One of the most common experiences among runners is connecting (or, unfortunately and more often, re-connecting) with nature. Indeed, part of the running experience is determined by being able to experience it immersed in nature, in touch with its cycles, finally realizing the change of seasons and, with them, temperatures, scents, and light.
Running at the end of the day is also a way to get closer to our origin: to go back to our roots, our own childhood and the feelings and emotions that defined it. It was not just a different age anagraphically: it was a radically different, much more natural way of living.
Based on the assumption that “being more human” also means living more naturally, ultrarunner and life coach Tony Riddle shared in an interview how he lives this way, starting with his passion for barefoot running, meaning literally barefoot. He is an expert in the field, as in 2020 he set the barefoot running record by covering 450 miles between England, Wales and Scotland.
Riddle alternates between training and work. Because he is a life coach, many of his meetings take place remotely, especially in the mornings and afternoons, when he also records podcasts. Such a well-balanced life between personal care–physical and psychological–and work, is clearly helped by his job but it is not certain that his example cannot provide insights for you as well.
As soon as he wakes up
The day begins with 20 minutes of mindful mobility, a kind of yoga that is more physical and dynamic, and then continues with 100 cycles of nasal breathing. A protein smoothie and then an immersion in nature: it can be a walk or an ice bath: the latter in particular has the function of getting him accustomed to staying focused and not giving in to his emotions, which can come in handy in the course of the day when some emergency or unpleasant event at work may occur.
Work takes him 6 to 8 hours a day, and the evening is devoted to his family, ending at 9 o’clock when he falls asleep.
As you can see, every physical activity is aimed at seeking concentration, to allow him to do his work in an extremely focused manner, without distraction or deviation.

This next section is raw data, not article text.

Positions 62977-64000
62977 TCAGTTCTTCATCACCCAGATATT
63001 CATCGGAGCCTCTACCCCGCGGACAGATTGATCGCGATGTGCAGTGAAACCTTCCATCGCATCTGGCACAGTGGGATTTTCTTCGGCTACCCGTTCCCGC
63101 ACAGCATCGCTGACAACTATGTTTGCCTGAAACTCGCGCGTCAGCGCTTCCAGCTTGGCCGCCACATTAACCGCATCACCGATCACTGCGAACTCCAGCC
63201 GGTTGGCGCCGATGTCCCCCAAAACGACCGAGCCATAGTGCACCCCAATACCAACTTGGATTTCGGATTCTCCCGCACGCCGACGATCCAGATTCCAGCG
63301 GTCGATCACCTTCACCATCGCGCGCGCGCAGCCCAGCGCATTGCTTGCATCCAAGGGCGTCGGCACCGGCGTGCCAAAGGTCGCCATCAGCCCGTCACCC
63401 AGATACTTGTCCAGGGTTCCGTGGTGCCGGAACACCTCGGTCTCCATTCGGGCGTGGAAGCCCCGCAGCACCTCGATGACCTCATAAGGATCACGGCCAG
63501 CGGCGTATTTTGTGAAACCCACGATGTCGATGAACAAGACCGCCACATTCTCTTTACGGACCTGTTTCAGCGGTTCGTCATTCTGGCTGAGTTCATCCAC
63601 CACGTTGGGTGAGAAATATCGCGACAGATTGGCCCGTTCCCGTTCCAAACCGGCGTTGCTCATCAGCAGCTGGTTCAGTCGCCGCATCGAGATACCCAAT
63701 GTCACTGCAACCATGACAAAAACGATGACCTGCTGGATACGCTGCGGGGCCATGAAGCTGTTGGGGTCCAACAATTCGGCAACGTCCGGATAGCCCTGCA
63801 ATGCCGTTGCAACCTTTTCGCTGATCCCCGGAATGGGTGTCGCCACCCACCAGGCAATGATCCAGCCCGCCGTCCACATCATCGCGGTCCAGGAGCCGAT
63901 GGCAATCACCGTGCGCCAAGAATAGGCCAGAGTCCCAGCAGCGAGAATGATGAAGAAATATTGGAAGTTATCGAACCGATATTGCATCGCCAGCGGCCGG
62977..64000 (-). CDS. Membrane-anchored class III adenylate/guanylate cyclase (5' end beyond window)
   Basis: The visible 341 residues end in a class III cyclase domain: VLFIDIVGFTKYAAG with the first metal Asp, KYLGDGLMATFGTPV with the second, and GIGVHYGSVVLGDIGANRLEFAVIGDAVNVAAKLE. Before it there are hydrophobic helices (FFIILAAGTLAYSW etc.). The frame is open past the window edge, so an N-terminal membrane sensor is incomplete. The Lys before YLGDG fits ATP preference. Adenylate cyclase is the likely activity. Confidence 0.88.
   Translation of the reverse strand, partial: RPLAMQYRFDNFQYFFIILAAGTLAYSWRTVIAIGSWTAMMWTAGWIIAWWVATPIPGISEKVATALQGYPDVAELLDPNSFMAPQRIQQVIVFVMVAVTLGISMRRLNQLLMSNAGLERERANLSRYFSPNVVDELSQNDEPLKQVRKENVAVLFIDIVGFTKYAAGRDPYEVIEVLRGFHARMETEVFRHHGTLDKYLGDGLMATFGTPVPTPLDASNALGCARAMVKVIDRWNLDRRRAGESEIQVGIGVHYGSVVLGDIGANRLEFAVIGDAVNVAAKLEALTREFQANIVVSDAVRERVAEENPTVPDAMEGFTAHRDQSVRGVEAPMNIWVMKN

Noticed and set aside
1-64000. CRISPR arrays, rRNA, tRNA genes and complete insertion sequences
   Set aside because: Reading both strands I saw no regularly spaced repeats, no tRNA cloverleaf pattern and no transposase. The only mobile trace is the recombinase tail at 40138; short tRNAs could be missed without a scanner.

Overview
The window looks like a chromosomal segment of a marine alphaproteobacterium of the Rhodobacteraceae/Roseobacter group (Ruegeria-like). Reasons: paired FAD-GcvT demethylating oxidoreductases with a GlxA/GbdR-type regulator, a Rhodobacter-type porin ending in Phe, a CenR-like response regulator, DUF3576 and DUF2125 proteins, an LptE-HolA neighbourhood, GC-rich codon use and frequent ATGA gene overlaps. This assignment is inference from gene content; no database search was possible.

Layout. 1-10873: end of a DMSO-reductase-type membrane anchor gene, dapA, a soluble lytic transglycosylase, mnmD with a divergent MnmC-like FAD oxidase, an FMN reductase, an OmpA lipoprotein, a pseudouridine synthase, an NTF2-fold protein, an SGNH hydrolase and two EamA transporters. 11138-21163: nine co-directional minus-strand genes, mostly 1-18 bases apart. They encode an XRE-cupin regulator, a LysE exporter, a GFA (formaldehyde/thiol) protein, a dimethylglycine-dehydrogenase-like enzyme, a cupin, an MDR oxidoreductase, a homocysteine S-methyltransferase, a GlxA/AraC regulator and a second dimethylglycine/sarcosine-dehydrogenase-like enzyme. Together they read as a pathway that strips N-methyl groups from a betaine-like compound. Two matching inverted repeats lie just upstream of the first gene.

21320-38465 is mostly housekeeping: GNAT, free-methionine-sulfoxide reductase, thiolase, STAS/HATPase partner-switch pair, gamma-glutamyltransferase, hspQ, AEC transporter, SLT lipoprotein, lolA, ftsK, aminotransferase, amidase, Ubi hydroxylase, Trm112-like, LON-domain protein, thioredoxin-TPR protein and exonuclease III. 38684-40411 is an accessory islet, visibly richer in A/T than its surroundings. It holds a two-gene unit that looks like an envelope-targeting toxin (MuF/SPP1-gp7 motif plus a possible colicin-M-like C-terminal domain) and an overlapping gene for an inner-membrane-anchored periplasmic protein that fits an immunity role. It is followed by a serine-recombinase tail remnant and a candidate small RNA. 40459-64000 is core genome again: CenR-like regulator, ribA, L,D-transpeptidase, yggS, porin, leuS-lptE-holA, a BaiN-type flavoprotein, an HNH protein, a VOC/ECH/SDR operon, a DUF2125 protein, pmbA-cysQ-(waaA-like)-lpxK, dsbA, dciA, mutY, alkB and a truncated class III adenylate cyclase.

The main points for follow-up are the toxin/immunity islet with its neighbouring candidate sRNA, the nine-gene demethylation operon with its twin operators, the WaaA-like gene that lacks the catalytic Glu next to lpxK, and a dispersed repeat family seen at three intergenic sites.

How he works
Riddle starts with an observation: we have become accustomed to spending 90 percent of our time indoors, sitting at a desk or otherwise moving little or nothing. That is why his workstation is peculiar: it is in fact a table to which he sawed off part of the legs to allow him to bring his center of gravity closer to the earth, in search of a long-lost contact. His advice is also to move as much as possible: after 25 minutes of sitting he gets up, takes a few steps and does some squats. He generally limits the time spent in front of the computer as much as possible.
That is why he coined a new term, opposite to “screen-time”: he calls it”sky time” i.e., the time he is exposed to the open air and the sky. How? He usually has meetings and phone calls, if he can, while walking or being otherwise outdoors. If he has to sit for a meeting instead, his rule is to schedule them, leaving a few minutes in between so that he can do exercises or a short walk in the meantime.
The quality of light is also central to him: so he avoids blue light from screens as much as possible because it disturbs sleep and creates stress. To remedy this he uses working with amber lenses to warm the light emitted by the monitor, an effect that can also be achieved for some time anyway by automatically adjusting the light temperature of screens according to the time of day.
What if it’s bad outside? We bring nature indoor, of course! In fact, Riddle recommends surrounding ourselves with plants that purify the air and have a calming effect on our minds.
Well, that’s easy considering his job.
That’s true, however, it is also true that what he suggests is just his typical day, made up of elements and nodal points. Nothing prohibits from using it as a menu from which to choose what you reasonably can do.
Maybe you don’t have the opportunity to do hours of exercise and walking/running early in the morning but you can always apply his 25-minute rule and then get up and walk a little bit to work or you can always leave some room for yourself between appointments. You can make call outdoors, walking in the meantime.
It’s about doing something revolutionary and yet so simple: in addition to your work commitments, put in your calendar something equally important and yet overlooked, and that is the so-called “me time,” that is, the time you devote to yourself. To not go crazy and thus be more rested and relaxed when working.
It seems impossible until you try it.